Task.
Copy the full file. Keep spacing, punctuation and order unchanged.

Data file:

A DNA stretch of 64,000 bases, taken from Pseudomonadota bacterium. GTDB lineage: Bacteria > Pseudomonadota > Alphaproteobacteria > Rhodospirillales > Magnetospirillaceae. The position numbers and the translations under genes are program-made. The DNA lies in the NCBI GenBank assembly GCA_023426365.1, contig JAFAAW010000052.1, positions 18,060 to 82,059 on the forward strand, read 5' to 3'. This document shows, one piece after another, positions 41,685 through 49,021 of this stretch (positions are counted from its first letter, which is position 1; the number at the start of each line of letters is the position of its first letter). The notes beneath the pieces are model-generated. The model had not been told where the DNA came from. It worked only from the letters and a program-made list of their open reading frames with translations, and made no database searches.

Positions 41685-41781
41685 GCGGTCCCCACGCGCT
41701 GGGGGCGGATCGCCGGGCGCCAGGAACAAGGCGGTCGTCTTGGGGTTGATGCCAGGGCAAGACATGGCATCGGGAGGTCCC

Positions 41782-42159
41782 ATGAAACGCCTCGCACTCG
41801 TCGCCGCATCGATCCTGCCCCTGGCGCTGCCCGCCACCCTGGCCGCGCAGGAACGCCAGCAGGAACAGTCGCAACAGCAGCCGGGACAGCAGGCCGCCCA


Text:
A DNA stretch of 64,000 bases, taken from Pseudomonadota bacterium. GTDB lineage: Bacteria > Pseudomonadota > Alphaproteobacteria > Rhodospirillales > Magnetospirillaceae. The position numbers and the translations under genes are program-made. The DNA lies in the NCBI GenBank assembly GCA_023426365.1, contig JAFAAW010000052.1, positions 18,060 to 82,059 on the forward strand, read 5' to 3'. This document shows, one piece after another, positions 41,685 through 49,021 of this stretch (positions are counted from its first letter, which is position 1; the number at the start of each line of letters is the position of its first letter). The notes beneath the pieces are model-generated. The model had not been told where the DNA came from. It worked only from the letters and a program-made list of their open reading frames with translations, and made no database searches.

Positions 41685-41781
41685 GCGGTCCCCACGCGCT
41701 GGGGGCGGATCGCCGGGCGCCAGGAACAAGGCGGTCGTCTTGGGGTTGATGCCAGGGCAAGACATGGCATCGGGAGGTCCC

Positions 41782-42159
41782 ATGAAACGCCTCGCACTCG
41801 TCGCCGCATCGATCCTGCCCCTGGCGCTGCCCGCCACCCTGGCCGCGCAGGAACGCCAGCAGGAACAGTCGCAACAGCAGCCGGGACAGCAGGCCGCCCA